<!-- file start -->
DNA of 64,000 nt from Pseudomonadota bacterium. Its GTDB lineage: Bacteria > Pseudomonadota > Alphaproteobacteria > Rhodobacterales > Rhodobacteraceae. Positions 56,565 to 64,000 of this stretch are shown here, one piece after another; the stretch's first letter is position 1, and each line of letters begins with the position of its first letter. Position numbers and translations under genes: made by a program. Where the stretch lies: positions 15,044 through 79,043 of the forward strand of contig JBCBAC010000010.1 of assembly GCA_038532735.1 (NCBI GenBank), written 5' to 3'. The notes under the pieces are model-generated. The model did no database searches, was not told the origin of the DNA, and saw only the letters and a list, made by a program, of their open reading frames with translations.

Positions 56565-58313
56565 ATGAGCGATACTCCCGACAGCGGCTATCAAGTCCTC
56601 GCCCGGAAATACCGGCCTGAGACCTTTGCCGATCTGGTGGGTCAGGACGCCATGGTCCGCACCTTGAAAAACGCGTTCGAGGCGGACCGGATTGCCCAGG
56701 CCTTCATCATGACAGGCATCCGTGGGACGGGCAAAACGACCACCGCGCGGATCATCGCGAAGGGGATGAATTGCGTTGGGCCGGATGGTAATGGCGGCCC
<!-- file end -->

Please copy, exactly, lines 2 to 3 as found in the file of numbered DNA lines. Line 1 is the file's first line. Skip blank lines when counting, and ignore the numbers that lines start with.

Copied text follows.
Positions 56565-58313
56565 ATGAGCGATACTCCCGACAGCGGCTATCAAGTCCTC